United States District Court, W.D. Virginia, Roanoke Division
Michael F. Urbanski Chief United States District Judge
Meyers, a Virginia inmate proceeding pro se, commenced this
civil rights action against three judges of this court;
Virginia Department of Corrections Director Harold Clarke;
and "Red Onion State Prison [("ROSP")]
Employees." Plaintiff is upset about the conditions of
confinement he experiences at ROSP and with judges of this
court who have ruled adversely on his motions and cases, many
of which were malicious, frivolous, and
vexatious. Plaintiff seeks $15 billion in damages, an
"independent inquiry" into the Clerk of Court's
and judges' alleged conspiracy of corruption, and for the
"United States Inspector General" to monitor ROSP
and commence criminal proceedings against ROSP staff. This
matter is before the court for screening pursuant to 28
U.S.C. § 1915A. After reviewing the complaint, the court
dismisses the action as frivolous and malicious.
court must dismiss an action or claim filed by an inmate if
it determines that the action or claim is frivolous,
malicious, or fails to state a claim on which relief may be
granted. See 28 U.S.C. §§ 1915(e)(2), 1915A(b)(1);
42 U.S.C. § 1997e(c). "Frivolous" includes
claims based upon "an indisputably meritless legal
theory," "claims of infringement of a legal
interest which clearly does not exist," or claims where
the "factual contentions are clearly baseless."
Neitzke v. Williams, 490 U.S. 319, 327 (1989).
"Malicious" includes claims deemed irresponsible,
repetitive of pending or previously litigation, harassment,
threatening, insulting to the court, or abusive of the
judicial process. See, e.g., Abdul-Akbar v. Dep't of
Corr., 910 F.Supp. 986, 999 (D. Del. 1995); Daves v.
Scranton, 66 F.R.D. 5 (E.D. Pa. 1975). Although the
court liberally construes pro se complaints, Haines v.
Kerner, 404 U.S. 519, 520-21 (1972), the court does not
act as an inmate's advocate, sua sponte
developing statutory and constitutional claims not clearly
raised in a complaint. See Brock v. Carroll, 107
F.3d 241, 243 (4th Cir. 1997) (Luttig, J., concurring);
Beaudett v. City of Hampton, 775 F.2d 1274, 1278
(4th Cir. 1985); see. also Gordon v. Leeke, 574 F.2d
1147, 1151 (4th Cir. 1978) (recognizing that a district court
is not expected to assume the role of advocate for a pro se
action for damages against the judges is frivolous and
malicious, and they cannot provide the equitable relief he
seeks. See, e.g.. Chu v. Griffith, 771 F.2d
79, 81 (4th Cir.1985); McCray v. Maryland, 456 F.2d
1, 5 n.l 1 (4th Cir. 1972). Also, Plaintiff pursues an
indisputably meritless legal theory by naming all "ROSP
Employees" as one defendant. See, e.g.,
Ferguson v. Morgan, No. 1:90cv06318, 1991 U.S. Dist.
LEXIS 8295, at *2-4, 1991 WL 115759, at *1 (S.D.N.Y.June 20,
1991) (recognizing that a group of personnel, like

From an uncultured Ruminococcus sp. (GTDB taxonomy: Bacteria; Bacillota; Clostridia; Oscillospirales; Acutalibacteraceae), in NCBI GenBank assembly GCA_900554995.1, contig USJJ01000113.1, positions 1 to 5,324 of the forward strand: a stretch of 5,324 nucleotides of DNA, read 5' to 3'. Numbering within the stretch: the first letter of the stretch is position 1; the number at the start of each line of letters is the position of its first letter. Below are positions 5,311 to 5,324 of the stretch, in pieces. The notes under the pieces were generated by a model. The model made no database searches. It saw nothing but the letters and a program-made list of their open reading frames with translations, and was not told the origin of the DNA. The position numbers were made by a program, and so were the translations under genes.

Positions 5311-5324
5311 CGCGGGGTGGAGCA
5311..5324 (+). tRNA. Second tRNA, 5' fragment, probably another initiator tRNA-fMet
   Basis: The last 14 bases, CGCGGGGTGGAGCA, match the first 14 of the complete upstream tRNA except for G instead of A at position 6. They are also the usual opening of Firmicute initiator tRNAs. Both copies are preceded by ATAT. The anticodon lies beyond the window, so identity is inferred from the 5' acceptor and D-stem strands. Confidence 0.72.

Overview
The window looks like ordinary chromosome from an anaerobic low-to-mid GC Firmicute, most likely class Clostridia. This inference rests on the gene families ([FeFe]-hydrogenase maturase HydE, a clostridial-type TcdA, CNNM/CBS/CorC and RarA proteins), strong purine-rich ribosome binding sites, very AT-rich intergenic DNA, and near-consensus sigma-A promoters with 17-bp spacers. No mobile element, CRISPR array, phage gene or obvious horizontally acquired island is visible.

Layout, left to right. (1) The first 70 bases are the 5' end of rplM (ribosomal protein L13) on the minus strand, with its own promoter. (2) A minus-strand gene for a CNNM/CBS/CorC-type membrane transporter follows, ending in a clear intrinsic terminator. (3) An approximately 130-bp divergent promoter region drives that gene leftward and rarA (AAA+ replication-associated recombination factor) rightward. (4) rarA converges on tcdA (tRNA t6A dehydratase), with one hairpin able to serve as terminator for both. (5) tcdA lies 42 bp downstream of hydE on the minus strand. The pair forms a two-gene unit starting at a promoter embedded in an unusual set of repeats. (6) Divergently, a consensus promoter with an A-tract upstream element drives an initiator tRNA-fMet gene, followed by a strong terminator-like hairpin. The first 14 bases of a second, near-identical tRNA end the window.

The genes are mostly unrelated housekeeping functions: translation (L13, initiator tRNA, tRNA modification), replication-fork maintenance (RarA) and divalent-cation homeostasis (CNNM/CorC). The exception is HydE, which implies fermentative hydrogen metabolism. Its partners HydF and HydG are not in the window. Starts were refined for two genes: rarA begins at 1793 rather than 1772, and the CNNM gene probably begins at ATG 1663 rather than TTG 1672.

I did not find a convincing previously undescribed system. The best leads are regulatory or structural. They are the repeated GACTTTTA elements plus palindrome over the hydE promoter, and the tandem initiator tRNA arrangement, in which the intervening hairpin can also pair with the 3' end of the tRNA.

"medical staff," is not a "person" for
purposes of § 1983). Plaintiffs reliance on conclusory
assertions of respondeat superior against Director
Clarke is a frivolous attempt to vex and harass, especially
when viewed in the context of all the repetitive cases
Plaintiff has filed in this court within the past eighteen
months. See, e.g.. Pittman v. Moore, 980
F.2d 994, 995 (5th Cir. 1993) (reasoning that harassing,
repetitive litigation is malicious); see also Bell Atl.
Corp. v. Twombly, 550 U.S. 544, 555 (2007) (relying on
labels and conclusions is insufficient); Monell v.
Dep't of Soc. Servs., 436 U.S. 658, 663 n.7, 691-94
(1978) (discussing respondeat superior under §
foregoing reasons, the court dismisses the action as
frivolous and malicious. The court notes that Plaintiff does
not have an absolute and unconditional right of access to
courts to prosecute frivolous, malicious, abusive, or
vexatious motions or actions. See, e.g.. Demos
v. Keating, 33 Fed.Appx. 918, 920 (10th Cir. 2002);
Tinker v. Hanks, 255 F.3d 444, 445 (7th Cir. 2001);
In re Vincent, 105 F.3d 943, 944-46 (4th Cir. 1997).
Federal courts may issue pre-filing injunctions when
vexatious conduct hinders the court from fulfilling its
constitutional duty. See. e.g., 28 U.S.C. §
1651(a); Fed.R.Civ.P. 11(b)-(c); Vestal v. Clinton,
106 F.3d 553, 555 (4th Cir. 1997). Before barring frivolous,
malicious, abusive, or vexatious filings, the court must
afford Plaintiff notice and opportunity to be heard.
Cromer v. Kraft Foods of N. Am., Inc., 390 F.3d 812,
819 (4th Cir. 2004). Accordingly, Plaintiff is given notice
of the court's intention to enter a pre-filing injunction
against him, and he may file any opposing argument in this
action within fifteen days.
 The court held a hearing on August 16,
2018, concerning his original allegation of imminent danger
in one of the cases, Meyers v. U.S. Postal Service,
No. 7:18-cv-00029. The magistrate judge has recommended that
the court allow Plaintiff to proceed without prepaying the
filling fee under 28 U.S.C. § 1915(g) based on
allegations in that case about specific ROSP staffs and
inmates' conduct around January ...